Shang-Chi and The Legend of the The Return to Theaters

Shang Chi has hit theaters. 

Over the past year, there has been no shortage of Marvel content, with series like “WandaVision,” “The Falcon and The Winter Soldier,” “Loki” and the currently running “What If?” giving fans something to watch practically every week. When considered in addition to the already-released “Black Widow,'' as well as the surplus of content yet to come, Marvel is increasingly becoming a contributor to the ever growing problem of superhero-fatigue. However, regardless of one's stance on the current saturation of superhero films, the latest installment in the Marvel Cinematic Universe, “Shang-Chi and the Legend of the Ten Rings,” is a special one that marks the long awaited return of the MCU to theaters. Specifically, the movie, which is directed by Destin Daniel Cretton, offers viewers their first chance to see a widely released Marvel film since “Spider-Man: Far from Home” in 2019. Though this is the case, the question remains, is the movie worth going to theaters to see?

“Shang-Chi and the Legend of the Ten Rings,” or just “Shang-Chi” for short, is the story of the titular Shang-Chi (Simu Liu) facing off against the menace of the terrorist organization Ten Rings. Without delving too far into spoiler-territory, Shang-Chi gets caught up in a fair amount of family drama along the way and must ultimately defend Ta Lo, the mystical birth place of his mother (Fala Chen) from The Ten Rings and its leader, Wenwu (Tony Leung). Helping Shang-Chi along the way is his sister, Xu Xialing (Meng’er Zhang) and his best friend (as well as the movie’s comedic relief), Katy (Awkwafina). The film also sees the return of some familiar faces from the MCU’s past and, as a story overall, the movie is very much in line with the past Marvel heroes’ origin films.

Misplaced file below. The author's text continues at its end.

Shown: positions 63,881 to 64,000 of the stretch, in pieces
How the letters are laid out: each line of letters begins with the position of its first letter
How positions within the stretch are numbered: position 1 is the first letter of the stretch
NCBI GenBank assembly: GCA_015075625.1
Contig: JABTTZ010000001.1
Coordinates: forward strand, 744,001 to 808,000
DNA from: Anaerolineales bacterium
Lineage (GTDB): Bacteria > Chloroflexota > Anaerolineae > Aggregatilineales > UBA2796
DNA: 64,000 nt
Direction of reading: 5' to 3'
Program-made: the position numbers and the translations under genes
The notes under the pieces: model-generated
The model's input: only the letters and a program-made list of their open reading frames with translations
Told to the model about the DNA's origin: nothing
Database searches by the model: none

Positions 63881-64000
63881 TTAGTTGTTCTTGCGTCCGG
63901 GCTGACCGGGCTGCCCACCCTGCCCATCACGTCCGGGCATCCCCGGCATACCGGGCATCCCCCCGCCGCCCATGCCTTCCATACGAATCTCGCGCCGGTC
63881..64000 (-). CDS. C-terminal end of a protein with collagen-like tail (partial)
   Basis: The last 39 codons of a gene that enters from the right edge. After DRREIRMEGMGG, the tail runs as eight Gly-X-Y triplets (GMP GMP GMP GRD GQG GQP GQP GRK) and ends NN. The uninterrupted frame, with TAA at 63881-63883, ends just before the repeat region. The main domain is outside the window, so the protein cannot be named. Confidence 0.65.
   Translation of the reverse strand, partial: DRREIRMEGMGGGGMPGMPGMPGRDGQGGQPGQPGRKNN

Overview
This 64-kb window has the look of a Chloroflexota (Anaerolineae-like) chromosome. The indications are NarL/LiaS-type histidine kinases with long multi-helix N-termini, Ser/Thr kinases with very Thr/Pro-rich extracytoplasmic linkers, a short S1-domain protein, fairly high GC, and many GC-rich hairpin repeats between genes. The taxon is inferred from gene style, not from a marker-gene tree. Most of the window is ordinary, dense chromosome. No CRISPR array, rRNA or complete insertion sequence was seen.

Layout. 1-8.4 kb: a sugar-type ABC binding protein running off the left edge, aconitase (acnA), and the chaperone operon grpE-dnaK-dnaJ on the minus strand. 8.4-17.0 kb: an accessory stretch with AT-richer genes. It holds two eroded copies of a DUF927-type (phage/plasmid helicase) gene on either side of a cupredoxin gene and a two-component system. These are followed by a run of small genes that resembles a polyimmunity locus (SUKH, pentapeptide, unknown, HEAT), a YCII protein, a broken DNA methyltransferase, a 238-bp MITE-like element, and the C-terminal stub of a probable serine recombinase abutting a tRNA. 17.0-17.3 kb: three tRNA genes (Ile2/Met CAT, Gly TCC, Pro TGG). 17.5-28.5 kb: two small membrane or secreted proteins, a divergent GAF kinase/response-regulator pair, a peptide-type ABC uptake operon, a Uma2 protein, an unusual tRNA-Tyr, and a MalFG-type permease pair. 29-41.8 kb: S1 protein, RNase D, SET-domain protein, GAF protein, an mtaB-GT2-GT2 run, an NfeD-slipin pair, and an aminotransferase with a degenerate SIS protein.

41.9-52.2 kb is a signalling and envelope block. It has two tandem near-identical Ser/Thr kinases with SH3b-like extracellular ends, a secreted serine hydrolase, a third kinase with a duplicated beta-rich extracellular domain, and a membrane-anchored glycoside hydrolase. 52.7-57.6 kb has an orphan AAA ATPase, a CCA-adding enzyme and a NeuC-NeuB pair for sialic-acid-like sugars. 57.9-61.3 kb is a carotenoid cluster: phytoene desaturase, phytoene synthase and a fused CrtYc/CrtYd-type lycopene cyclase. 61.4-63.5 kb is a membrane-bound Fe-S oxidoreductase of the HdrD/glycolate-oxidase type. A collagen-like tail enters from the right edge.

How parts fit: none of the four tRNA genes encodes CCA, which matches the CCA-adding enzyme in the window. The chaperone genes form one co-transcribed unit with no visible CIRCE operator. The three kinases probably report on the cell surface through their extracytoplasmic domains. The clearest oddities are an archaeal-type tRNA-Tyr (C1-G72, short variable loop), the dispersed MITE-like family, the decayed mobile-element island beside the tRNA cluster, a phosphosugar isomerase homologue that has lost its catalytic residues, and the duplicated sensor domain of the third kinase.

Still, while “Shang-Chi” is certainly a product of the tried-and-true Marvel formula, it does have a few areas of unique variation. Among these differences are most notably an emphasis on hand-to-hand action sequences and a more comedic tone brought on by the quippy jokes that Marvel has become known for. Also contributing to this lighter comedic style are Liu and Awkwafina’s portrayals of Shang-Chi and Katy, who portray their respective characters with eccentric but fairly believable millenial/Gen-Z charm. 

Longtime fans of the MCU are sure to have an enjoyable time watching the debut of Marvel's latest superhero. Throughout its duration, the film connects subtly, and sometimes less so, to past Marvel films, and retcons one of the MCU’s most controversial creative decisions. This, coupled with the two post-credit scenes boasted by the film, should be enough to make the movie worthwhile for any dedicated MCU viewer. To newcomers, the film, being an origin story set at the beginning of a new era for the MCU, is a great jumping on point with a lot to keep audiences entertained. The only audience that is less than likely to enjoy the film consists of those who have become embittered by the MCU and film buffs who are looking for a stroke of artistic genius. You will not find it here. “Shang-Chi” is a film that is best enjoyed with popcorn in hand and surrounded by the company of friends. So, if you’ve been looking for an excuse to get back to the movie theater, “Shang-Chi” is the movie for you.